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States to Residents: Forget Promises to Restore School Funding

Remapping Debate - When Wichita Public Schools Superintendent John Allison learned that, thanks to rising revenues, Kansas was projected to have a budget surplus of more than $300 million at the end of the year - the state’s first surplus since the recession - he hoped that the legislature would use the money to restore the hundreds of millions of dollars that it had cut from education in the last three years.

From 2008 to the end of the current fiscal year on June 30th, Kansas will have slashed school funding by nearly $700 per student, a decline of more than 12 percent in inflation-adjusted dollars. In Wichita, the state’s largest school district, those cuts came to about $60 million of its $600 million budget, Allison said, and translated into large-scale layoffs; the closure of five schools; the elimination of programs such as driver’s education, art, and music; the curtailment of professional development for teachers; and the deferral of necessary maintenance to school buildings.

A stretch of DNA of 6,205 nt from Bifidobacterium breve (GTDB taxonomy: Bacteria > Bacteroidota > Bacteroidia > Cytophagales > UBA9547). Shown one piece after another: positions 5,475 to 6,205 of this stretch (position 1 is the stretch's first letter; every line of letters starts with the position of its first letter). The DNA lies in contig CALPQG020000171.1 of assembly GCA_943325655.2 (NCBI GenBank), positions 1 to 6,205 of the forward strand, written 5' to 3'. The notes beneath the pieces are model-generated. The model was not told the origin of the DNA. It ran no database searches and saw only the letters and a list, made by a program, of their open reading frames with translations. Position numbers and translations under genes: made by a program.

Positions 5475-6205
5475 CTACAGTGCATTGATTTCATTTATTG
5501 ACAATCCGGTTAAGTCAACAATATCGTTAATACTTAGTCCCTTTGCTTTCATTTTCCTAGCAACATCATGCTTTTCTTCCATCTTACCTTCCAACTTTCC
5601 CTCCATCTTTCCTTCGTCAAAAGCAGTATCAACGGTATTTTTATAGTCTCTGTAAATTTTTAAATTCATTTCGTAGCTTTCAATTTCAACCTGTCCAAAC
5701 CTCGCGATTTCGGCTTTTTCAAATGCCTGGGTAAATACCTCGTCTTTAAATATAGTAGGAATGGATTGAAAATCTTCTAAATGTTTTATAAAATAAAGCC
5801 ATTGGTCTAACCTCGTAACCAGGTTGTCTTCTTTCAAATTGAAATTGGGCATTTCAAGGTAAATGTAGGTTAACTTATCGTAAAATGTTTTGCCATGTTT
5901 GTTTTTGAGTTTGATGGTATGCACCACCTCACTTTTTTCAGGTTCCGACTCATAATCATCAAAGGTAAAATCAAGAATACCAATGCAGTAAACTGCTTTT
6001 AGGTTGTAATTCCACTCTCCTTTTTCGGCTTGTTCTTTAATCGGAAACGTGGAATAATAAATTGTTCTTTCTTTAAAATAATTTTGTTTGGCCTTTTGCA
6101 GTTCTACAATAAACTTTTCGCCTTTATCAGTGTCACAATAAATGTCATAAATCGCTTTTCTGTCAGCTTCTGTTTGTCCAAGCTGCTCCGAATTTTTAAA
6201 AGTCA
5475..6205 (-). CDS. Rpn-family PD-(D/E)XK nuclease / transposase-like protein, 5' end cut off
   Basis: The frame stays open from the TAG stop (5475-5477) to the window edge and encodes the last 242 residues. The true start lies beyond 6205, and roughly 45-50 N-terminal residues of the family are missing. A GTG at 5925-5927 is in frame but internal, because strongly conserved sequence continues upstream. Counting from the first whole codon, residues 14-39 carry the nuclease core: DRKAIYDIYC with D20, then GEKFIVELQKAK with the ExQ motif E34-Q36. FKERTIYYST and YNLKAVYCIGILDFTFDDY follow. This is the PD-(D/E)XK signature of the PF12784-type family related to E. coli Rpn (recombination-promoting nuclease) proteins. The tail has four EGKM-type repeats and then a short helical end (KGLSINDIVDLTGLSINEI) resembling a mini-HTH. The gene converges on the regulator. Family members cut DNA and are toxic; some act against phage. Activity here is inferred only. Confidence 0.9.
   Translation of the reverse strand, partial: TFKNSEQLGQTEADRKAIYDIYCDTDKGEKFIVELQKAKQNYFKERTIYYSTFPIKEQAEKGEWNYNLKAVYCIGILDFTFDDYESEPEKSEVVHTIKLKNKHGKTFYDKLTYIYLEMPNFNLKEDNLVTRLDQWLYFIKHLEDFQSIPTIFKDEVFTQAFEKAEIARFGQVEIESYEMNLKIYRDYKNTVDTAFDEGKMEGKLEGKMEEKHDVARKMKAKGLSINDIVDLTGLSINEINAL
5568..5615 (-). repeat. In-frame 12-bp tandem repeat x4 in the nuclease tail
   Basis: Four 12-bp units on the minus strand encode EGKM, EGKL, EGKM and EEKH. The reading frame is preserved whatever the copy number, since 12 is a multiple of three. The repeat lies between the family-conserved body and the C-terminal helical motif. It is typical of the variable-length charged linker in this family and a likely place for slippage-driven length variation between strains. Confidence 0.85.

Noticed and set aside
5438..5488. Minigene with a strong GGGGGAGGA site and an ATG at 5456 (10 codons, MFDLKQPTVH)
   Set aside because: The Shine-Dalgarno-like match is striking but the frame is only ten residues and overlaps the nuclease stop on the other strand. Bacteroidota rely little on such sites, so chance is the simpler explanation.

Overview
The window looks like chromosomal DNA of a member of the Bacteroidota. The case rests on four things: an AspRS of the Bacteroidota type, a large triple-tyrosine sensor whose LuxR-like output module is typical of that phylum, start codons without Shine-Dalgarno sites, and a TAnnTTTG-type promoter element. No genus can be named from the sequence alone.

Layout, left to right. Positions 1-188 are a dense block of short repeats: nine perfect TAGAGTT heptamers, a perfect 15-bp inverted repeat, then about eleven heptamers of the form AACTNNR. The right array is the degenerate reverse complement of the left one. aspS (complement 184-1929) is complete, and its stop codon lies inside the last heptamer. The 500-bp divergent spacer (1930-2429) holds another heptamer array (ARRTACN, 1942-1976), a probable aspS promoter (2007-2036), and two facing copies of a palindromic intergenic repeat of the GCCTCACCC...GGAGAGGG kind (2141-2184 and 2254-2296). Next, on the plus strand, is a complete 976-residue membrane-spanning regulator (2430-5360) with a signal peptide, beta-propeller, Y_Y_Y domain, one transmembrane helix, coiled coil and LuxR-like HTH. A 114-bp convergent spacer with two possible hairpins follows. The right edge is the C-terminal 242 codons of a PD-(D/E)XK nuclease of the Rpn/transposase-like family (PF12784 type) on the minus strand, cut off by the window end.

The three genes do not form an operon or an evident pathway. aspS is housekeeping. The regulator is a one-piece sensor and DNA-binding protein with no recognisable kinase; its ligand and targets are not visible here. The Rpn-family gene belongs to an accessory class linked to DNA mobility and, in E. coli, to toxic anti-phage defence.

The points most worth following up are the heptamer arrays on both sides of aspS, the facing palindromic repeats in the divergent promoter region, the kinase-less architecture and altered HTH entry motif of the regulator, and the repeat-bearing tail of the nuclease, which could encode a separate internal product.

“We couldn’t take another year like the last three,” Allison said. When news broke about the surplus, “We thought, ‘Finally, things are going to start getting back to normal.’”  Read more.

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